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Community photography

History, art and photography #ramble

It’s Sunday morning and so once again I let you into the matrix that leads to the dark corners of my mind and will share my thoughts with you. What’s on my mind this week? History, art and photography as well as publicity and markets and a whole host of other things. I’ve been designing banners to publicise things. That wasn’t very successful but we learn, move on and improve. I have also been working on a couple of art projects. One involves flowers which leads me nicely into today’s photo which is one of the photos I took for the project. What ya think?

BLUEBELLS - art and photography


Most people relate to bluebells and so you can engage with your audience a little with a picture like this. The actual artwork is much better and is in the process of being printed on canvas and then I’ll enter it into the art competition. Will it go on display in the art gallery? I doubt it. I was dragged up on a council estate and so I don’t expect recognition as a writer let alone for art and photography. I have got awards for writing and a certificate of a mayor for photography so I must have a go at getting a bit of recognition as an artist. Being brought up on a council estate has its disadvantages but it also has its advantages because nothing is simple. I have a backup plan if my artwork is rejected.

Art and photography

Think of an artist, any artist. I decided to go for Joseph Mallord William Turner. He was fairly well-known. He was born in the 18th century but his career spanned the early part of the 19th century. If you thought of a different artist, the chances are that they too came to prominence in the 19th century. So why did art explode in the 19th century? Was it just that people had lots of discretionary income to spend on art and to build art galleries? I suppose that was part of it but there was a need for meeting places and networking opportunities. Of course in Victorian times they didn’t call it networking.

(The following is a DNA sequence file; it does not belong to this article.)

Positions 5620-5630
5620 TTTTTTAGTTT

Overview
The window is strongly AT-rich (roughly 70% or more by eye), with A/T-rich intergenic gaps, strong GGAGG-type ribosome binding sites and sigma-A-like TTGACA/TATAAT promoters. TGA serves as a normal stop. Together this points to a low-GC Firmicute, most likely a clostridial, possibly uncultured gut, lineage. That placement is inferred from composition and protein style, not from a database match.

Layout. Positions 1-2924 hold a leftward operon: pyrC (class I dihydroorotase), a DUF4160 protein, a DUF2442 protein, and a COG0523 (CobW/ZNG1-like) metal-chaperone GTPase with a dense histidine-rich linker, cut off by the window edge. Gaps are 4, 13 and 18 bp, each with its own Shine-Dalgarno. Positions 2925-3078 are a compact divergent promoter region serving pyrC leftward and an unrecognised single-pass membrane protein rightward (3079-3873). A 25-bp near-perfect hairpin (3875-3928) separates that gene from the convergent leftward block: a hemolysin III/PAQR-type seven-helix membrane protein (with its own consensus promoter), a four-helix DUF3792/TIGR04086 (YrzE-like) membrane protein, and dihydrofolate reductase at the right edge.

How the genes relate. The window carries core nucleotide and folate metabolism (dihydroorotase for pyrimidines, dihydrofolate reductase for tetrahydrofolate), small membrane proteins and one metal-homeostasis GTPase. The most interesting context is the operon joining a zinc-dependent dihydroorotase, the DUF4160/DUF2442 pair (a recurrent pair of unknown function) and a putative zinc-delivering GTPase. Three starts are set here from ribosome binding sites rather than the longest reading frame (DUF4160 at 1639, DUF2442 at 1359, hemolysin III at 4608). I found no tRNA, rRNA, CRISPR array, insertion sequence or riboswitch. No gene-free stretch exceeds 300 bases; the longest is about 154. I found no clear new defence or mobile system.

So imagine you have been invited to a champagne opening of an art exhibition at the local Victorian art gallery. You’re wandering around and you spot my Bluebells in the Hedgerow picture and someone else is also looking at it. How hard would it be to strike up a conversation about the picture? Quite easy, I imagine. That was how Victorians networked and made new contacts and connections. There was no Facebook or LinkedIn in Victorian times. They actually had to talk to each other! Do people still want to talk to each other? Do they still need art or are video screens enough?

I’m going to look at the market and car boot sale this morning. I hope my ideas about art and photography have inspired you. The next post will be on Tuesday and the subject again will be art and photography!

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